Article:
Seven more days and NaNoWriMo comes to an end. What a rush. Will you be a winner? Struggling to get those final ideas down? Searching for another doze of motivation to jump that final leap? Check out author Doug Goodman’s pep talk and get writing.
Here is one of my truths of writing: ideas are like fruit. They are planted, they are nourished, and they are harvested. When properly harvested, ideas can be sweet and juicy and inspiring. But left to over-ripen, they can die on the vine. This is the problem I have as a writer. A good idea gestates a proper length, then must be plucked. The harvesting is the writing itself.
I have on more than one occasion written a beautiful beginning to a story, then let the story gestate until a new story idea absorbs me and I get busy working that idea, and then everything else in life tumbles along and a year later, I have forgotten to go back to the original idea. When I finally returned to that beginning, I read it, and I am amazed at how beautiful it is worded, and I am enthralled with the setup. What a great story, I wonder how the rest of it goes! Then I remember that I wrote it; I am the one responsible for the rest of the story. I wonder where I was going with what I wrote. What was I thinking? It sounded great, and I would love to read more, but the idea has wilted and died.
For NaNoWriMo, this process is sped up, but the same repercussions exist. Stories can die. They can lay there like half-eaten fruit devoured by finches and blue jays. This is why it is so important to keep writing, keep pushing yourself, to finish the project. Finish! That alone is an accomplishment. I used to compare it to running a marathon. For most, it’s not about trying to break some record or place in a race, the simple act of finishing is an accomplishment. You will have written a novel. Few people can actually say that. And think about it: a finished project is much easier to adjust than an unfinished one. You can always go back and cut off the final act of your story, which is what I did for a recent project of mine. This is what the editing process is for, but ideas that are not fully developed are beyond difficult to renovate. Again, you return to the problems of “where was I going with this?” and “what was I thinking?”
And this is the hardest time of NaNoWriMo. Everybody knows this. Sure, it was easy to dedicate yourself to a rough draft on November 1, but then you took off that weekend, and now you are starting to feel like you are behind. And the holidays are beginning. Thanksgiving requires attention (cooking, cleaning, football watching, holiday luncheons) as well as early Christmas duties (Black Fridays and shopping and decorations), but don’t disregard the writing project. Get your numbers in. Put your words together. Don’t worry about refining yet. You are a writer. This is what writers do. We sit in front of computer screens and try to squeeze blood from a stone. You can make it happen. Leave revising to you in three months. For now, concentrate on the moment.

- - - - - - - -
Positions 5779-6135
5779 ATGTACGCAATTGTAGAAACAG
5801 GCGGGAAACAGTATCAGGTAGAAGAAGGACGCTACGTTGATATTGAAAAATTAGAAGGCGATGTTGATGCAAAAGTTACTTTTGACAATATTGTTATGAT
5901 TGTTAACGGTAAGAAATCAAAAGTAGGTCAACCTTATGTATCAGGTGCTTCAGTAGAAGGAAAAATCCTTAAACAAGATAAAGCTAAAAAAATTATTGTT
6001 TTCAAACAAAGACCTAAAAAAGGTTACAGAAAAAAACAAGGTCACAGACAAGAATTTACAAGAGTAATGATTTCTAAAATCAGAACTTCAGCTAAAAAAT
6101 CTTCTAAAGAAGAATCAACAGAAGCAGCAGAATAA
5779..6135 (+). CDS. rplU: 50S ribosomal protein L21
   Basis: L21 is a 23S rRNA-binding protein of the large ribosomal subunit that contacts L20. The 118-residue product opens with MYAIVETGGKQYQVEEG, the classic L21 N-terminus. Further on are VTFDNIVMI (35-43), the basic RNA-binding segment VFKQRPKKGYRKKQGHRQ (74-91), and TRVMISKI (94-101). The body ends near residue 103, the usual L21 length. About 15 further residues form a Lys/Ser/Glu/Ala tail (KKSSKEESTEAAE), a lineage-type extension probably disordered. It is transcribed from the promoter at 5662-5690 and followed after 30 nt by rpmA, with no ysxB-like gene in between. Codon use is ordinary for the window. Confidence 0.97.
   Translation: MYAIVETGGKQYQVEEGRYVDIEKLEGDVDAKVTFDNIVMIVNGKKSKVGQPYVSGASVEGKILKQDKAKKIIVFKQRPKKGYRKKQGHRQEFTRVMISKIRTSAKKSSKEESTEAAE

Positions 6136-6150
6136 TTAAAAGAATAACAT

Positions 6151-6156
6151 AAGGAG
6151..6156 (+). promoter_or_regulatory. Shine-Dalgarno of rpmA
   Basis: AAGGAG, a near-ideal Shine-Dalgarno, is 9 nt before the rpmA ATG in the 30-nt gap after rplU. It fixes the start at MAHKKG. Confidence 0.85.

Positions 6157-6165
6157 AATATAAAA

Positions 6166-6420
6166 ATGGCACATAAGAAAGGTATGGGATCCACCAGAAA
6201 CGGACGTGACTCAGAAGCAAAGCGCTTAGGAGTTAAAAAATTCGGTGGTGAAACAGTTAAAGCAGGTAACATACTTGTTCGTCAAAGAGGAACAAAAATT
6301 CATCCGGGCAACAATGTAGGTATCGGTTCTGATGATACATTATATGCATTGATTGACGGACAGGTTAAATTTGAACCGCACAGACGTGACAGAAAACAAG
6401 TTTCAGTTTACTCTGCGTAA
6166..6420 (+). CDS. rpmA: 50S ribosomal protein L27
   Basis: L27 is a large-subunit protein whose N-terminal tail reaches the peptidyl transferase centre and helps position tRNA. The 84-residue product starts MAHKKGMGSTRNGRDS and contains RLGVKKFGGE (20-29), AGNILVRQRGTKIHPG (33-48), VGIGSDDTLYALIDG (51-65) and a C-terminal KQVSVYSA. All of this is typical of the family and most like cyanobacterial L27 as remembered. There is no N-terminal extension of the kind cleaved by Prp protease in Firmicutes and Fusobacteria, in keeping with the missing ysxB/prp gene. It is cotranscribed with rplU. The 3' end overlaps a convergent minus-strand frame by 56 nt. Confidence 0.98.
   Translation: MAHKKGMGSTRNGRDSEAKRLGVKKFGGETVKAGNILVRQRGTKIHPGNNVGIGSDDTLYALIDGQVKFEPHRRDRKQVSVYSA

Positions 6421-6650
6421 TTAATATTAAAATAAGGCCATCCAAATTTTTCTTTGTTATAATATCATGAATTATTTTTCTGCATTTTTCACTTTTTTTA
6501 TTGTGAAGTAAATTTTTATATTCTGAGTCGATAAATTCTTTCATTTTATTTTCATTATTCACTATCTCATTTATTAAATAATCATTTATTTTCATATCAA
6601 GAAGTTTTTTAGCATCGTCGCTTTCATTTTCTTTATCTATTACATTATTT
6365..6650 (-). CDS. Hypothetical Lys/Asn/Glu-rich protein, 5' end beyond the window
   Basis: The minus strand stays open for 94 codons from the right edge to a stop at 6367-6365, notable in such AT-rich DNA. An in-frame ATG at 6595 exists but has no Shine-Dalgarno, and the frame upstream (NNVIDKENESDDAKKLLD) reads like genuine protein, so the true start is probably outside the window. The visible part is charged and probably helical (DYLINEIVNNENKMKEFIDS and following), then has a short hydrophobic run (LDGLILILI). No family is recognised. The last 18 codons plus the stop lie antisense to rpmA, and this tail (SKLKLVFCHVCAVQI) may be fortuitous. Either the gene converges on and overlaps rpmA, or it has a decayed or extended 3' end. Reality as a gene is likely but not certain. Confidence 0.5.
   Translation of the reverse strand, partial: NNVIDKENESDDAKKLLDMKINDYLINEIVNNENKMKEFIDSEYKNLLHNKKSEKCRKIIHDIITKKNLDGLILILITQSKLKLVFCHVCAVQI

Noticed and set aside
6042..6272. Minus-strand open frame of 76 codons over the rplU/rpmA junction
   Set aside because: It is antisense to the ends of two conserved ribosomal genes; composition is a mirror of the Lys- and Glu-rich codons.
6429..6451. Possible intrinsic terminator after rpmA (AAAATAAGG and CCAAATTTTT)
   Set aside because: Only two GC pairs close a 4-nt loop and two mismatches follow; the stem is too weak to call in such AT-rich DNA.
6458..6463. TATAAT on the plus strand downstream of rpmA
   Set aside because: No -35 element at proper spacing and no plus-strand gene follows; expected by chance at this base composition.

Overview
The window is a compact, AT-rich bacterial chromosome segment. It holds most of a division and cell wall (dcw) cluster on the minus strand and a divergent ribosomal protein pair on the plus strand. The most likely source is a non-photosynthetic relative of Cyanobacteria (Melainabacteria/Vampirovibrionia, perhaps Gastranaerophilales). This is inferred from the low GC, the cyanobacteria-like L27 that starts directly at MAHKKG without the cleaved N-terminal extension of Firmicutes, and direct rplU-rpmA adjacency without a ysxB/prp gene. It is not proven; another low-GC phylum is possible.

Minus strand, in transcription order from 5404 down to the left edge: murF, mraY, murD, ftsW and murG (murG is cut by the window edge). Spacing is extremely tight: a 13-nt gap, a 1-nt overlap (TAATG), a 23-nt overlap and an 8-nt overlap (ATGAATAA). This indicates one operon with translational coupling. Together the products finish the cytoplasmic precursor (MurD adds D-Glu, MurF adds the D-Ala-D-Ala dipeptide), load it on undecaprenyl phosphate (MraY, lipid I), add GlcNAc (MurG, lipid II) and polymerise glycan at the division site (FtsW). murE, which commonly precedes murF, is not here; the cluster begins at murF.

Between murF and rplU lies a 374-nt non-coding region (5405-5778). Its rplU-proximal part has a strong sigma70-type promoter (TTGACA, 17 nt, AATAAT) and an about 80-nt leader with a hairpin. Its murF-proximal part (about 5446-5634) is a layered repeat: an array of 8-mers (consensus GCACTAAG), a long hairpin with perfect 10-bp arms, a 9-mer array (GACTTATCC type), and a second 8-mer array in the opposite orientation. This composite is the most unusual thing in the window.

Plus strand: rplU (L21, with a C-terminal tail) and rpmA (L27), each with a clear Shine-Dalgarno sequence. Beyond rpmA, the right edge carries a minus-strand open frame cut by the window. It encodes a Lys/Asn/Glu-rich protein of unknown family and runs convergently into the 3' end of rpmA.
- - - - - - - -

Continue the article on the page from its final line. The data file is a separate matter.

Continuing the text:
If you put it off, you may find that it is mid-January, and that great idea you had in November is now an autumn fruit that has died on your vine.
Doug Goodman is a writer who lives on the Texas Gulf coast. He works at NASA and in his spare time when he is not writing about death and destruction, he trains human remains dogs. Dominion is his first book with Severed Press, and Warriors of Camlann is his first self-published book. His writing has also appeared in anthologies such as Twisted Boulevard, Horrors Beyond, Cthulhu Unbound, and State of Horror: Texas.
Where you can find his books:
Warriors of Camlann (bloody King Arthur): http://www.amazon.com/Warriors-Camlann-1-Doug-Goodman/dp/1484836863/ref=asap_B00IHF1I8S_1_5?s=books&ie=UTF8&qid=1416675195&sr=1-5
I hope you enjoyed today’s pep talk. I was thrilled to meet, Doug Goodman, one of the nicest and energetic writers I know, at South Texas Comic Con last month and just had to have him as a guest in our blog. Don’t forget to check out our previous pep talk by author Willow Wood.